11 Steps to Take If You Lose Your Wallet
Oct. 10, 2017
You’ve lost your wallet—or it’s been stolen—and your first instinct is to panic. But resist this urge. Instead, take these 11 steps after your wallet has gone missing. If you do, it will help minimize the damage if someone has stolen your wallet, possibly with your driver’s license, credit cards and other important pieces of personal identification inside it.
Here’s what to do when you lose your wallet
1. Call the issuer of your debit card
Thieves can do a lot of damage with your debit card in just a short amount of time. Calling the bank or financial institution that issued your debit card, then, is the first step you should take after your wallet goes missing.
Tell the bank or financial institution that you think your debit card has been stolen. Your bank will immediately cancel your debit card and issue you a replacement with a new account number. Your bank will also go over recently listed purchases with your card to determine the last legal purchase you made before losing your debit card.
Taking this step quickly is key: If you report your debit card missing within two business days, you’ll only be responsible for a maximum of $50 worth of unauthorized purchases. Most banks won’t even charge you that.
If you wait more than two days and fewer than 60 to report your card missing, you could be responsible for up to $500 in illegal purchases. If you make your report after 60 days? Then you can be held responsible for every illegal purchase made with your card.
To make this call, log onto the web page of your bank or financial institution. You should find an 800 number there dedicated to reporting lost or stolen cards.
Here are some of these numbers for some of the bigger banks:
- Bank of America: 1-800-432-1000
- Chase: 1-800-935-9935
- Citibank: 1-800-950-5114
- Wells Fargo: 1-800-869-3557
- TD Bank: 1-888-751-9000
- US Bank: 1-800-285-8585
- PNC Bank: 1-888-762-2265
2. Call the bank that issued your checkbook
Thieves can quickly drain funds from your checking account when they steal your wallet—or if they steal your purse to get at your wallet—and find your checkbook inside.
You’ll have to take most of the same steps you did when canceling your lost or stolen debit card. Call your bank immediately and ask for a freeze on your checking account. This way, thieves won’t be able to make any more purchases using your checkbook.
Your bank’s customer service representative will also go over recent transactions with you to see which ones you made and which ones you didn’t.
To help solve the problem completely, you’ll have to close your account and open a new one. You will also need to change all your automated payments and direct deposits. Finally, you’ll need to confirm all the payments you made with paper checks have cleared.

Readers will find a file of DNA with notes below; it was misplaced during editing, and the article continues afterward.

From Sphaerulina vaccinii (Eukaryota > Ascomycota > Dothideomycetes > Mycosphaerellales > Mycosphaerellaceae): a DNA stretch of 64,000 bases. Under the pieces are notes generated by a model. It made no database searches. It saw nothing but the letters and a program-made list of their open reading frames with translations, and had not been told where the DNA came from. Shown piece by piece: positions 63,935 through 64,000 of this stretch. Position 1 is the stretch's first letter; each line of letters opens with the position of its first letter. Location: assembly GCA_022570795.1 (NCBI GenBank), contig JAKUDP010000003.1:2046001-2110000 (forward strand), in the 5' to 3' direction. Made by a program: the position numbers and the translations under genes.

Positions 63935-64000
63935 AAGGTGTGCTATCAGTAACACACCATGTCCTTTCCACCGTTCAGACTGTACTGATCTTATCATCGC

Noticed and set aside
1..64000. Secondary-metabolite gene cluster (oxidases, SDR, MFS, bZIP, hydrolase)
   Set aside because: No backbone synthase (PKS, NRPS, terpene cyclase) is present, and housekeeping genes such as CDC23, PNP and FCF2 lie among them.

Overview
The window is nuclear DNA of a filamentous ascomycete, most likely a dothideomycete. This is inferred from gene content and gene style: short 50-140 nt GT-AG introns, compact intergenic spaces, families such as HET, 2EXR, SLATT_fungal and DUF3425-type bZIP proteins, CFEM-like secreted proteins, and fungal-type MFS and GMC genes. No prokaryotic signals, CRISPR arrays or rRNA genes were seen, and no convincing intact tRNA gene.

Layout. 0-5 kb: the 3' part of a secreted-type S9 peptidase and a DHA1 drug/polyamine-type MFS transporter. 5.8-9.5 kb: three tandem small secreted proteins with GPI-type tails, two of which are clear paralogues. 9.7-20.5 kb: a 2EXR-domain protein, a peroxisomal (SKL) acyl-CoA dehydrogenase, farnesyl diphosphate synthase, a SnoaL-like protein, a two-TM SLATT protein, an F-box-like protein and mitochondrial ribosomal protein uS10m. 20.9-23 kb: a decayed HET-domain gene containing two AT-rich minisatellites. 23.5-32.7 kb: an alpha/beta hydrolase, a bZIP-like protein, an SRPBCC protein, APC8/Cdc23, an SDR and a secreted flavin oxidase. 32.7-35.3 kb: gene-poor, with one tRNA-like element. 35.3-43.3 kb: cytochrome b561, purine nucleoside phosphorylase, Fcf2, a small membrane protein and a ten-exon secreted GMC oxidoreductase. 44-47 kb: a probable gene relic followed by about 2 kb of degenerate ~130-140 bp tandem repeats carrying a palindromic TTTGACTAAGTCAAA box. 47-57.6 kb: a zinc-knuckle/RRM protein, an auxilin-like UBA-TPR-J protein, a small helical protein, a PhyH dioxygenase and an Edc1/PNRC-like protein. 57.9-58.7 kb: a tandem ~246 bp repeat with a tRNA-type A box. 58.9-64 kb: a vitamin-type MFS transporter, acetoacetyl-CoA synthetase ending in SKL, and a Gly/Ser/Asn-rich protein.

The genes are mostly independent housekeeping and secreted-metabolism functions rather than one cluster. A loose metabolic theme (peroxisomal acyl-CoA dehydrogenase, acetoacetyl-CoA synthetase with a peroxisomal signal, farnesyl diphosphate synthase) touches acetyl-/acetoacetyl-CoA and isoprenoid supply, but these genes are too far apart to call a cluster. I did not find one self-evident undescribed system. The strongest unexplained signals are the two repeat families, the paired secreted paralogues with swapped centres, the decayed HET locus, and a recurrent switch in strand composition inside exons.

3. Call your credit card companies
Call the companies that issued your credit cards, all of them, to cancel those cards. According to the Fair Credit Billing Act, you are not responsible for any fraudulent purchases on your credit card as long as you report your card stolen before a thief starts using it.
If a thief does use your credit card before you report it stolen, you’ll only be responsible for a maximum of $50 of unauthorized buys.
Need to call your credit card company? Here are the numbers of the four biggest of them:
- American Express: 1-800-992-3404
- Visa: 1-800-847-2911
- MasterCard: 1-800-627-8372
- Discover: 1-800-347-2683
4. Set up fraud alerts with the national credit bureaus
You don’t want thieves stealing your identity and using it to open new credit cards or loans in your name. One of the best ways to protect yourself from this scenario is to call one of the three national credit bureaus—Experian, Equifax or TransUnion—to request that they place a fraud alert on your credit report.
You only need to contact one of the bureaus. That bureau then must alert the other two so that they can place their own fraud alerts on your credit reports.
Your fraud alerts will remain in place for free for 90 days. Lenders and creditors are then required to take steps to verify your identity before opening new credit cards or loans in your name. This usually means that if they get a request for a new card or loan in your name, they’ll call you first, making sure that it was you who made the request.
Here are the numbers of the three credit bureaus:
- Equifax: 1-800-525-6285
- Experian: 1-888-397-3742
- TransUnion: 1-800-680-7289
5. Consider identity theft protection
Even after you’ve canceled your checking account, credit cards and debit cards, you might still be vulnerable. Thieves can use other cards in your wallet, including your Social Security card, if you carry that, to steal your identity. Tip: Leave your Social Security card at home and secured in a safe place.
In addition to setting up fraud alerts, you might consider signing up for an identity theft protection program such as LifeLock's Standard membership. As a LifeLock member, you'll receive Lost Wallet Protection. Once you notice that your wallet is missing, you can call LifeLock at 1-800-416-0599 to report it stolen and the company will help you cancel or replace credit cards, your driver's license, Social Security card, insurance cards and other items you may have carried in your wallet.
LifeLock Standard costs $9.99 a month, or $109.89 a year (plus applicable sales tax).
6. File a police report